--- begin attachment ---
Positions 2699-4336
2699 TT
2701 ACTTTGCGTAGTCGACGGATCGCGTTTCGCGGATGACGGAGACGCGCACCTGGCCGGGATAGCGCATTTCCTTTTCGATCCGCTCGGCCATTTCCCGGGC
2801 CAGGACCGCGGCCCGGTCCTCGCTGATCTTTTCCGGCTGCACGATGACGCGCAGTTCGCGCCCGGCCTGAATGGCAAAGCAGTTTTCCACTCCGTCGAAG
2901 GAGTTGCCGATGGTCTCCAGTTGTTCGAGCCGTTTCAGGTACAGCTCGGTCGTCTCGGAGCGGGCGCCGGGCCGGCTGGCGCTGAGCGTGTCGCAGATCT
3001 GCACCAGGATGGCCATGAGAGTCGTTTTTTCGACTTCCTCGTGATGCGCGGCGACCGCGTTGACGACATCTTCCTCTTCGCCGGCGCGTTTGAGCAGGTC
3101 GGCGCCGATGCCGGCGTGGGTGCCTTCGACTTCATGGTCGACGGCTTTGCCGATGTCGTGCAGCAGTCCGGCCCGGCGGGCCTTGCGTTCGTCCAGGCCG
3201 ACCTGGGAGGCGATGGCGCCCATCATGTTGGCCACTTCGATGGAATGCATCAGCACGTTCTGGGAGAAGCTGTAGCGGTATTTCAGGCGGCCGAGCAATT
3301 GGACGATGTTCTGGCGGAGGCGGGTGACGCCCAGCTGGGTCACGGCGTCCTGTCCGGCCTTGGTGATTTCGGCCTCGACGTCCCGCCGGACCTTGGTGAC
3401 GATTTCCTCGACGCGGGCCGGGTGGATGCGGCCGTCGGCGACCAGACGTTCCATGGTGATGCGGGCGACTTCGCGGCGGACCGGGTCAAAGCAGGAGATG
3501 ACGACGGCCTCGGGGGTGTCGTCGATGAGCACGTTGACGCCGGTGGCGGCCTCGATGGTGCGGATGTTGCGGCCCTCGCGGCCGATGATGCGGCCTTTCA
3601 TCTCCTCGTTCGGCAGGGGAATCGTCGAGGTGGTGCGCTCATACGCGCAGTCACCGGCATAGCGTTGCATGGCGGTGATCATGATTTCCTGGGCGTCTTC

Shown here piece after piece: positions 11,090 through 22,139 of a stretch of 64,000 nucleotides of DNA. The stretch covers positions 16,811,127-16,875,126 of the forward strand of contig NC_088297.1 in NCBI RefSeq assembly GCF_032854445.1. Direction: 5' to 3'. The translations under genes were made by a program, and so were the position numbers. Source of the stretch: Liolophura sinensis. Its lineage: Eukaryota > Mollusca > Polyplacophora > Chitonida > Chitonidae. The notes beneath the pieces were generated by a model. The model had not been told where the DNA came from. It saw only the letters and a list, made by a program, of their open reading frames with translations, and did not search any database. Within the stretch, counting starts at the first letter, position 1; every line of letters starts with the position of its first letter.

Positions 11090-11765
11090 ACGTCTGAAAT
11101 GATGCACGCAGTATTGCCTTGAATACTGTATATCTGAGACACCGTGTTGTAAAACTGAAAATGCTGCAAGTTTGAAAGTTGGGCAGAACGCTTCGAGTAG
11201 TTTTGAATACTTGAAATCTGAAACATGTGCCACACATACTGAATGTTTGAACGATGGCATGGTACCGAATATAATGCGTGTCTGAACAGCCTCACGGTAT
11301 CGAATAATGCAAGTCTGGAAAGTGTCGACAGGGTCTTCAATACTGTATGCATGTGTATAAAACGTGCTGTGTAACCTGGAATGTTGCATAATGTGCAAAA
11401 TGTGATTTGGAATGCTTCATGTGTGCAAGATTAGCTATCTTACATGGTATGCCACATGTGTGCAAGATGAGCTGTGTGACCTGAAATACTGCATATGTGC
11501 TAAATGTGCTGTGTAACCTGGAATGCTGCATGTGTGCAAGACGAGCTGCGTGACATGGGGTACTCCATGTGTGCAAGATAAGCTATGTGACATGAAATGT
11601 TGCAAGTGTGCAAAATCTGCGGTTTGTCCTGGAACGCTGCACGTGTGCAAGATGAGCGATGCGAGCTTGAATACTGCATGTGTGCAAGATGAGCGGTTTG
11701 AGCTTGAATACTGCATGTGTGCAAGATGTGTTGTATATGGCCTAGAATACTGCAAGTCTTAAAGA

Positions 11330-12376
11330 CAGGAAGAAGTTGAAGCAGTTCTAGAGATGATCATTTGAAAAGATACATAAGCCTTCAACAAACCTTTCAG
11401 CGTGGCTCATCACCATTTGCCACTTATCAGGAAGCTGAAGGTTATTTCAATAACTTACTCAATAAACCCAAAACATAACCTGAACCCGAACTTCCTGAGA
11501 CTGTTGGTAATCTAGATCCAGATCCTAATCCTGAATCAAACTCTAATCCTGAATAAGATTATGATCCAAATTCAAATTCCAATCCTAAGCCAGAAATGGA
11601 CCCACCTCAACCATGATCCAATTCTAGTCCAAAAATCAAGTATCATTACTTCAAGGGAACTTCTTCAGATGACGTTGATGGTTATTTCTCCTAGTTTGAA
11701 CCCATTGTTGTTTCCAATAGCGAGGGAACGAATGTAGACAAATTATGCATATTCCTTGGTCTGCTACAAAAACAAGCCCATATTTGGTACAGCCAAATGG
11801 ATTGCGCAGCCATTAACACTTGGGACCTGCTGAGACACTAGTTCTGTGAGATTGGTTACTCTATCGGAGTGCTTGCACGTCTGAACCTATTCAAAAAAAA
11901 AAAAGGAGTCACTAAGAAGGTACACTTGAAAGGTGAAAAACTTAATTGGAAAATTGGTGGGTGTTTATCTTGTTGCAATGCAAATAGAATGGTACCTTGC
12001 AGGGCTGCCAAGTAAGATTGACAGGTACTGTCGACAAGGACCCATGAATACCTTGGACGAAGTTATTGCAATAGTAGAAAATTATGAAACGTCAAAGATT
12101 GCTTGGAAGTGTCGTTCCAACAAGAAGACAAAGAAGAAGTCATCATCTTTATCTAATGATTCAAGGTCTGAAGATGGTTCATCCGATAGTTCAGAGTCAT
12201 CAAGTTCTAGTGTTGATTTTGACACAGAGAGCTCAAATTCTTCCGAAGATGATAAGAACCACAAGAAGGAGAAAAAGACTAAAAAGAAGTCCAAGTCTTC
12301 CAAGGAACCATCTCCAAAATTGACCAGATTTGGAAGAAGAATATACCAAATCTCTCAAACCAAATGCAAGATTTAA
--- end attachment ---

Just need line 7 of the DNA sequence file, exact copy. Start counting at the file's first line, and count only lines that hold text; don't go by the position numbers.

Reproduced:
3101 GGCGCCGATGCCGGCGTGGGTGCCTTCGACTTCATGGTCGACGGCTTTGCCGATGTCGTGCAGCAGTCCGGCCCGGCGGGCCTTGCGTTCGTCCAGGCCG